Sarah Stevenson has experienced far greater pain in the last 18 months so there were "no regrets" for the British taekwondo fighter after she suffered a first-round defeat in the women's under-67kg at ExCeL.
American Paige McPherson had not read the script as she silenced a partisan crowd at the venue where Welsh teenager Jade Jones was roared on to gold in the under-57kg Olympic class. Stevenson's 5-1 loss, largely down to an early head shot by the United States fighter, means she cannot now better the bronze won so dramatically in Beijing.
She could yet fight again through the repechage if McPherson, ranked 19th in the world, goes on to reach the final.
Whatever happens, Stevenson has known far tougher times in her personal life since last year. She was able to deliver 2011 World Championship gold while her parents were battling terminal illness - both her mother and father died last year. She then had to overcome a serious knee injury this year to prove her fitness for the Games.
"I went out there 100% focused, I wanted it, but the last year has helped put this event into perspective. This is the Olympics, it is supposed to be fun - this is not life and death," said Stevenson, 29, who was given the honour of reading the athletes' oath at the Games opening ceremony.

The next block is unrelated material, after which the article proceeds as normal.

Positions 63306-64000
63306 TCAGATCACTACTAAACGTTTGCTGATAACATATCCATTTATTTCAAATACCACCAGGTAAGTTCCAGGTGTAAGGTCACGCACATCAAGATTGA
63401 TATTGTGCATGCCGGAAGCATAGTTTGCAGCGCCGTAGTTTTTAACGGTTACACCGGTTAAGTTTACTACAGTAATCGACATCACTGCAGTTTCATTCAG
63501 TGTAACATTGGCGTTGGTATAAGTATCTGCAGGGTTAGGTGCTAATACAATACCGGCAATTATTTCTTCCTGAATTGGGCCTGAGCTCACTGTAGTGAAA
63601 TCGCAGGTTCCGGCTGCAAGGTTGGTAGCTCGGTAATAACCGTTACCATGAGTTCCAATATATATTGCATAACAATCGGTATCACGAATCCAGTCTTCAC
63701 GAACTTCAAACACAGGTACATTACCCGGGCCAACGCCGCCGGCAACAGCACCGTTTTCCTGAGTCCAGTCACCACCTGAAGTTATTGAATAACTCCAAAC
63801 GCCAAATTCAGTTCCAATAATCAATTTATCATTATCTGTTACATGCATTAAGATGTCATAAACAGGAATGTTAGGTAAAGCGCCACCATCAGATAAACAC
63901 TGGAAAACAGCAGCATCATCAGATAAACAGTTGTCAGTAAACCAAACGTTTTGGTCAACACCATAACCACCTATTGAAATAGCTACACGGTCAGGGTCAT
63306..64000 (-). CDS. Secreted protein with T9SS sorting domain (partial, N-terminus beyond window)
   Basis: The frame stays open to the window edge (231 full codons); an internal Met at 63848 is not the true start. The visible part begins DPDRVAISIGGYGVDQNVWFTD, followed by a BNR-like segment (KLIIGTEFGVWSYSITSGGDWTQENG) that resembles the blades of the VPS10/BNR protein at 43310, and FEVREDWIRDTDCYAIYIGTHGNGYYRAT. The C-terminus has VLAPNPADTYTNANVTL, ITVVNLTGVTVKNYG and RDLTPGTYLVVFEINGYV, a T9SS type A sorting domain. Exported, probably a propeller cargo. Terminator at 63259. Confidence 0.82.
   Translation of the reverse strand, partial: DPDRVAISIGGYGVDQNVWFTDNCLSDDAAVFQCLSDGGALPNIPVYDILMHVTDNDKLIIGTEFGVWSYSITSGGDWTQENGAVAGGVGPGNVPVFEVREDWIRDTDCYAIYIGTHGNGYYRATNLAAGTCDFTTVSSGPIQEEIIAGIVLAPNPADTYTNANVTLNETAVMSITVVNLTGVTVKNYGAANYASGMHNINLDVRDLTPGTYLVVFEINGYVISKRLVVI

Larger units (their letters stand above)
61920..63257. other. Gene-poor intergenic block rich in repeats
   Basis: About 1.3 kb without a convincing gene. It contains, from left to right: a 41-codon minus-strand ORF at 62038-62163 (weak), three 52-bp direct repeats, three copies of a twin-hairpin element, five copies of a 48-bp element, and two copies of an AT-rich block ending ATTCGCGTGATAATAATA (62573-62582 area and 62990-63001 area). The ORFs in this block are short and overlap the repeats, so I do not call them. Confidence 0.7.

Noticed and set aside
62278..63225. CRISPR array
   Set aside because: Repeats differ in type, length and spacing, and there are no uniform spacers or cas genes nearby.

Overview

"This is the Olympics and we should be able to have fun and go for it and that is what I did. Maybe I wasn't as good as I was before everything happened to me, but I did do my best under the circumstances. I have got no regrets. I think I did my best and I am happy with how I performed.
"I didn't know how I was going to be, neither did anyone else, the thing was to come here and do my best and I did."
Stevenson, who is coached by her husband Steve Jennings, paid tribute to the "amazing" home crowd. She said: "I had about 20 people here from Doncaster, they have all got their flags and their T-shirts and they know that if I lost first out or if I won they were proud of me no matter what and that's the most important thing at this competition."
Stevenson, however, accepted it was always going to be a battle to return to the sort of form which took her to a second world title last year.
"My knee is as good as it can be," she said.
"Whether this would have been the same outcome 18 months ago, maybe not because I would have been 100% fit, not 99% fit. I wouldn't have had to mentally fight every single day for the last 18 months, I would just have been able to focus on taekwondo. Obviously that has not been the case, but there are more important things."